When 27-year-old Samy Kamkar—a security researcher who famously made one million Myspace friends in a single day—heard the announcement on Sunday that Amazon was planning to start delivering packages via drone in 2015, he had an idea. He knew that whenever new technology, like drones, becomes popular quickly, there are bound to be security flaws. And he claims that he found one within 24 hours and promptly exploited it: America, meet the zombie drone that Kamkar says hunts, hacks, and takes over nearby drones. With enough hacks, a user can allegedly control an entire zombie drone army capable of flying in any direction, taking video of your house, or committing mass drone-suicide. 

"I've been playing with drones for a few years," Kamkar, who is based in Los Angeles, tells Mother Jones. "I'm sure that with most of the drones out there, if you scrutinize the security, you'll find some kind of vulnerability." Kamkar says that the Amazon announcement was an opportunity to point out that drone security has room for improvement. 

Kamkar's hack, also known as "Skyjack," was performed on a Parrot AR Drone 2 (More than 500,000 Parrot drones have been sold since 2010, and it's been used to help collected flight data for the European Space Agency.) It's unknown what kind of drone Amazon will end up using, but these drones have high-definition photo and video, a flying range of about 165 feet, and can be controlled using an iPhone or an iPad. Kamkar equipped his drone with a battery, a wireless transmitter, and a Raspberry Pi computer—the total of which costs about $400, including the drone. Then, he wrote software (which he made available on the open-source website GitHub, for anyone to use) that he says allows his drone to find wireless signals of other Parrot drones in the area and disconnect the wireless connection of another drone's original user, giving Kamkar—or any user with the software—control over both drones. The drones can even be forced to self-deactivate and drop out of the sky. "How fun would it be to take over drones carrying Amazon packages…or take over any other drones, and make them my little zombie drones. Awesome," writes Kamkar.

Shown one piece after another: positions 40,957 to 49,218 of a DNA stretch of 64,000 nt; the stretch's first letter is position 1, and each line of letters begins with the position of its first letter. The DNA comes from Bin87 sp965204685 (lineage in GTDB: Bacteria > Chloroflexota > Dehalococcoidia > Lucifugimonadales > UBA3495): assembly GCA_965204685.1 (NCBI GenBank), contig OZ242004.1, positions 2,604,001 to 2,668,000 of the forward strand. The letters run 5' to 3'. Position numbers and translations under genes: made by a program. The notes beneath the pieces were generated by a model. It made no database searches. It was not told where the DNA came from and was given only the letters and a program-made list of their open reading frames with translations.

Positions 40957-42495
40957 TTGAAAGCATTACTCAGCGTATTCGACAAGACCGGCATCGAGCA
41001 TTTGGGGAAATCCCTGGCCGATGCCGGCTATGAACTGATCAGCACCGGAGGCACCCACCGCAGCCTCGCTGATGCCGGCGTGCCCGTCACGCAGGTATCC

Parrot did not respond to request for comment, but the BBC notes that, "experts said Parrot appeared to have ignored well-known guidelines" to prevent this kind of hack. Christopher Budd, a threat communications manager for Trend Micro, a data security company, tells Mother Jones that "reading what he's got, on the face of it, it certainly sounds like a plausible proof-of-concept" but says Parrot still needs to validate it. 

Here's a video:

So does this mean that your Amazon blender will be attacked by a hoard of hungry zombie drones? Not necessarily: "Amazon would be able to make drones that are immune to this," Kamkar tells Mother Jones, claiming that the Parrot Drone's wi-fi system is not fully encrypted, which is a security measure that Amazon would be likely to take. (Amazon did not respond to Mother Jones request for comment.) "I just want people to be concerned enough that it forces these drone makers to take an additional look at them. When you have enough people scrutinizing technology, you're going to have added security and added attention, and that's the benefit."

That's certainly how companies have responded to Kamkar's hacks before: After he crippled Myspace in 2005 using what some called the fastest spreading virus up to that point—(he was arrested and convicted under California penal code, and Kamkar says, "community service was a blast!")—Myspace revamped its security procedures. Still, even if Amazon manages to fend off the zombie drones, it faces other obstacles—including states that have banned drones, potential collisions in urban areas, and major privacy concerns.